I managed the manoeuvre without incident, settled myself in the “anti-gravity” chair and took a deep breath. It felt good just to sit outside. Two months ago today I was in the hospital recuperating from surgery that removed a mass diagnosed as ovarian cancer. Having just completed my second round of chemotherapy, it was a gift to be feeling well enough to adventure outdoors. I had been anxious to step outside the safety of my walls. The loss of my hair had been sudden and saddening. Only cosmetic, yet my bandanas now universally proclaimed to the world that I was a cancer survivor. Although their declaration was one of success, they spoke a new insecurity to my heart. My home and my backyard became my protection…or were they more my voluntary prison? I was under house arrest and personal solitary confinement.
Opening my Bible I began to read today’s passage. I couldn’t focus. Two things were interrupting me; the buzzing of the bees in the wild flowers near the patio, and the heat of the sun that refused to offer just a gentle warming. I shifted my position. I readjusted my chair. Still I had lost my concentration. Frustrated I decided to move back inside. I felt defeated and annoyed. Why couldn’t I just enjoy a simple pleasure like a few minutes in the fresh air savouring God’s creation?
“Sweet Joy, you still can.”
No I can’t. The sun is too hot. The buzzing insects interrupting.
“You have another choice My daughter.”
No I don’t and please don’t ask me.
“You have a beautiful, shaded front porch with two chairs. One for you, and one for Me.”
Oh Lord, I can’t. It’s too hot out and I don’t want to have to stop and bother to take time to put on my wig.
“You don’t have to wear your wig. You are beautiful and I will be your covering.”
Oh yes I do. If I sit out the front wearing my bandana everyone will know I have cancer.
“My precious daughter, I don’t believe even you have made that full acknowledgement yet.”
I’m frightened Lord. I’m frightened of the stares. I’ve been on the other side. I’ve been the one who has glanced and looked away, afraid of the disease and uncertain as to what to say. Do you know what it's like to wake up every morning...realize you're living the nightmare...and start the day in fear and tears? Do you know what it's like to walk into any room...even in the privacy of your own home...with your head down...so afraid to make eye-contact with a mirror and see your reflection? Do you know what it's like to look down at your laptop, your t-shirt, the pages of your Bible and have to constantly brush off falling hair? Do you know what it's like to feel your own body is a walking time-bomb? Do you know what it's like to feel sadness so deep that its cuts and scars will forever remain? Do you know what it's like living as a prisoner to a disease? How do I get past the need to understand and continue living?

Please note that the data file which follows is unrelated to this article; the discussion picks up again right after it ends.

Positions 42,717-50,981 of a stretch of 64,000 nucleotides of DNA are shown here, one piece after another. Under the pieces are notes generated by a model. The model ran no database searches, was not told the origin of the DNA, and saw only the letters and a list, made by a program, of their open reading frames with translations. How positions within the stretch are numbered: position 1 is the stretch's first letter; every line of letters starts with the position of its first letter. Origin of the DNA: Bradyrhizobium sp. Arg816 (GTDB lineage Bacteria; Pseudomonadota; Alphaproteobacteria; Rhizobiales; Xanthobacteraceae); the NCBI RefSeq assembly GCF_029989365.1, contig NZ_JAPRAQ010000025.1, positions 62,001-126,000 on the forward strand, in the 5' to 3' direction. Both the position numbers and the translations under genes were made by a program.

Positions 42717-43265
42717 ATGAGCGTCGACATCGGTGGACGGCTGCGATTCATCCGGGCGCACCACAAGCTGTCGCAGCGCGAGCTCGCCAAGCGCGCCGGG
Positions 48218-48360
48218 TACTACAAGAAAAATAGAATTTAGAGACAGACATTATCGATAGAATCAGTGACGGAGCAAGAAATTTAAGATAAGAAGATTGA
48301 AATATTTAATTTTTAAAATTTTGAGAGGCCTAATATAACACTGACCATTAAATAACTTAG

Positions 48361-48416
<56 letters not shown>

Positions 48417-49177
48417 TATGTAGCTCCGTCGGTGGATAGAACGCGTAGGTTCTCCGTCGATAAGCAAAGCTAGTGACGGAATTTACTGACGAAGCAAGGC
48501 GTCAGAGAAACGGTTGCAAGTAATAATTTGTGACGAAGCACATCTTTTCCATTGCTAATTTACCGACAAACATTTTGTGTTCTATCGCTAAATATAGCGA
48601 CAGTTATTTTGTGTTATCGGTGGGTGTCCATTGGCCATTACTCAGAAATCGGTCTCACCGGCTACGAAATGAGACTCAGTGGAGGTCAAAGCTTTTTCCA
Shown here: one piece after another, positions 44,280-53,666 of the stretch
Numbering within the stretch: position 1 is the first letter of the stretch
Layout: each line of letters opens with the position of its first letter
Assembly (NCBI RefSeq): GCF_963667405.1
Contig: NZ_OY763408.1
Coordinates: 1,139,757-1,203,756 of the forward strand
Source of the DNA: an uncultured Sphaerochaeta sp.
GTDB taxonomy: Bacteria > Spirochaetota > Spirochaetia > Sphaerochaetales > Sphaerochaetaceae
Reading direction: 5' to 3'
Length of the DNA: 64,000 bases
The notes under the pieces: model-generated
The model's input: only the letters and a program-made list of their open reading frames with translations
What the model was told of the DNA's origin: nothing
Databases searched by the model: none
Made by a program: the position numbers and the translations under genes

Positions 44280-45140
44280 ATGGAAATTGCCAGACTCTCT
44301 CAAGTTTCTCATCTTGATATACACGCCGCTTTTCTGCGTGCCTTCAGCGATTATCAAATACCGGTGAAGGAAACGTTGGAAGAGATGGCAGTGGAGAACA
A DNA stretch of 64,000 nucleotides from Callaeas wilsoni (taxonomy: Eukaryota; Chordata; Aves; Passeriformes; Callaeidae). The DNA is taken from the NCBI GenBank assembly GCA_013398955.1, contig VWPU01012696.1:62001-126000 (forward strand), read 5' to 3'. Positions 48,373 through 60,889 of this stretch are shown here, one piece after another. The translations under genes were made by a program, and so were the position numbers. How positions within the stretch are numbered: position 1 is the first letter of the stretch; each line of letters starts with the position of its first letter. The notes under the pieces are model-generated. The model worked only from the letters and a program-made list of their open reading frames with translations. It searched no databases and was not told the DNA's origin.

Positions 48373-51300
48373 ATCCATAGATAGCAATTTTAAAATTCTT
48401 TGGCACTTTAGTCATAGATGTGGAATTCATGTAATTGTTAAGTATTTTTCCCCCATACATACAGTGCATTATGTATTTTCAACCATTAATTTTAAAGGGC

“Child, you take My hand and together we open your front door and step outside. Will you trust Me? There is a world out there that still needs the gifts and talents I have planted inside you. Together you can move from backyard cowardice to front porch courage.”
Backyard cowardice or front porch courage. Which was I going to choose?
My name is Joy Brown, and I have ovarian cancer.
Yes...that IS my front porch.
A quick update! When we obey the Lord, He is quick to infuse us with more and more of what we need. After posting this blog, God moved me from "Front Porch Courage" to "Convertible Courage". Check out the Driving Diva who was cruisin' around town last night WITH the top down. :)